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Bill would Address Police-Student Questioning

Illinois lawmakers are considering a bill that would inform students of their rights when being questioned by police on school grounds.

The bill, which is expected to be voted on next week by the House Committee on Elementary and Secondary Education, follows the release of a series of reports titled Policing Public Schools, which was sponsored by Project NIA, a community organization that seeks to reduce youth arrests.

According to the report, over 4,000 arrests per year have taken place on CPS property since 2010 and 84 percent of those arrests were for misdemeanor offenses.

Chicago police making an arrest in public.
Chicago police making an arrest in public. (Photo credit: Wikipedia)

The report also noted that in 2012, black youths accounted for over 75 percent of the arrests.

Michael Kiser, an attorney representing special education clients in Illinois, said police officers and administrators routinely question students alone without informing the parents.

Kiser said students are told to explain what happened and sign a written statement before being allowed to go back to class, but usually going back to class is not the outcome.

“In the vast majority of cases, if the child does write a statement, it often results in an arrest,” Kiser said.

“All of this takes place without the rights being read,” Kiser said. “But if the rights are known, then at any time a student could say, ‘I don’t want to give a statement in the absence of my parents,'”

Elizabeth Clarke, president of the Juvenile Justice Initiative, echoes that concern.

“Children need the assistance of counsel to understand the consequences of cooperating with the police,” Clarke said. “Among minors, the least understood warning is the right to counsel.”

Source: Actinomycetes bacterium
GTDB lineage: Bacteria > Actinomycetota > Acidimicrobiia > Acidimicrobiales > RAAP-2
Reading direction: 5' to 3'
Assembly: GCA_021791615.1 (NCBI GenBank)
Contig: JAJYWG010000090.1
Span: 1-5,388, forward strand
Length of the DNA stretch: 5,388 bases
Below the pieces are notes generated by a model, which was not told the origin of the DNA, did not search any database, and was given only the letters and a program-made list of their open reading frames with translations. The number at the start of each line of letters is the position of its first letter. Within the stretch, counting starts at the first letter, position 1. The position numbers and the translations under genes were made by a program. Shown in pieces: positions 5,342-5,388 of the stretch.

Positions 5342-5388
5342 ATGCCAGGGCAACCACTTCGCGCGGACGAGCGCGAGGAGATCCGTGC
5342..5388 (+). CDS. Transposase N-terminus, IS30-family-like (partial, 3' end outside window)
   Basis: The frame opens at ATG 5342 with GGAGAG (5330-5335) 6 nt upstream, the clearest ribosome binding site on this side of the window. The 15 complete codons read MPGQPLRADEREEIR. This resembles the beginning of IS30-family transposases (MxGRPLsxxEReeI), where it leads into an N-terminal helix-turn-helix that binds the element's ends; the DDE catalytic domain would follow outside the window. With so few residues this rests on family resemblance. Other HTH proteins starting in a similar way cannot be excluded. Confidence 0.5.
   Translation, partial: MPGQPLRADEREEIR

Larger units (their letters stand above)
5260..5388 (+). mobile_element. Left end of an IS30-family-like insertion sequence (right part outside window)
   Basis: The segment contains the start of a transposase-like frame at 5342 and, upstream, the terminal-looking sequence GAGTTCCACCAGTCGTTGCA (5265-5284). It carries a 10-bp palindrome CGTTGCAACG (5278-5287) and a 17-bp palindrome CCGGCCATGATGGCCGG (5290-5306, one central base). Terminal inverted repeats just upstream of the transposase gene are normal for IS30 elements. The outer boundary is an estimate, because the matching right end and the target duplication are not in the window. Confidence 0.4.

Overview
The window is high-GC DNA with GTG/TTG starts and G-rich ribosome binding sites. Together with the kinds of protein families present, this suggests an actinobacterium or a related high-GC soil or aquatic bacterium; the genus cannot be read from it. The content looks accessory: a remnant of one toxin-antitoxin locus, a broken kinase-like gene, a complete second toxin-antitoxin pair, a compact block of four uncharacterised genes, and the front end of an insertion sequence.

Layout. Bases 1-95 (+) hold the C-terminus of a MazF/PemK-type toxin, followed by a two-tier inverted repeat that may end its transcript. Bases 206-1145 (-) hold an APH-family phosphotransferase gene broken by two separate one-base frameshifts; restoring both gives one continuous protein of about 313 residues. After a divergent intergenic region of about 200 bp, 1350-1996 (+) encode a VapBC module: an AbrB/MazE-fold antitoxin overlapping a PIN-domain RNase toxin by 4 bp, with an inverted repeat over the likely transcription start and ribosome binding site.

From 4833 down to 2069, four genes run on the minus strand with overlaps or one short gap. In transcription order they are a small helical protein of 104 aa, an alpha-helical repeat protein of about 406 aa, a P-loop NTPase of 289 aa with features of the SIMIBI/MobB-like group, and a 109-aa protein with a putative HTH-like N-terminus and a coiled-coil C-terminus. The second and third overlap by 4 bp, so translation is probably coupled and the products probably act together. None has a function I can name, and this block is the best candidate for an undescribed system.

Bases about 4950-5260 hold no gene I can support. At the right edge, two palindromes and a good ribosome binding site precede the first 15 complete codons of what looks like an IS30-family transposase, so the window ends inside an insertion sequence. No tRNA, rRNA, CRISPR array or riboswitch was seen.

The Cook County State’s Attorney, who opposes the bill, said it could interfere with police investigations.

“The intent is to prohibit the police interaction for minor offenses but this will also prohibit police communication with a student post offense for at least a 24-hour-period,” said Brenden Stark, an assistant Cook County State’s Attorney.

While Stark acknowledged the bill contains an emergency exception that would allow for immediate questioning, he said it will still impair the officer’s ability to investigate.

“At the conclusion of the offense if the emergency has ceased it would not allow for the swift and certain investigation of a very serious crime,” Stark said.

But Kiser said the bill would not prevent the immediate investigation of any serious occurrences.

“An action by a student that poses substantial risk of imminent harm to the student or other persons including possession of firearms, weapons and other, are the reasons that the police immediately becomes involved without any administrator,” Kiser said.

CPS currently opposes the bill, but the bill’s sponsor, State Rep. Emanuel Chris Welch, D-Chicago, said he hopes to address their concerns and get their support. Welch added it will not cost schools any money to implement the measures.

The Illinois Collaboration on Youth, an organization that strives to reduce youth involvement in the child welfare and juvenile justice systems said the bill will help children stay on track.

“Youth subject to harsh sanctions are at a significantly higher risk for interruptions in their personal growth and development of skills in becoming healthy adults and productive members of society,” said policy director Nora Collins-Mandeville.

Welch agrees and hopes the bill can prevent that outcome.

“As a policy and state we should be looking at keeping kids in school, on a track to graduate, go to college, obtain a career, and out of the schools to prison pipeline,” Welch said.


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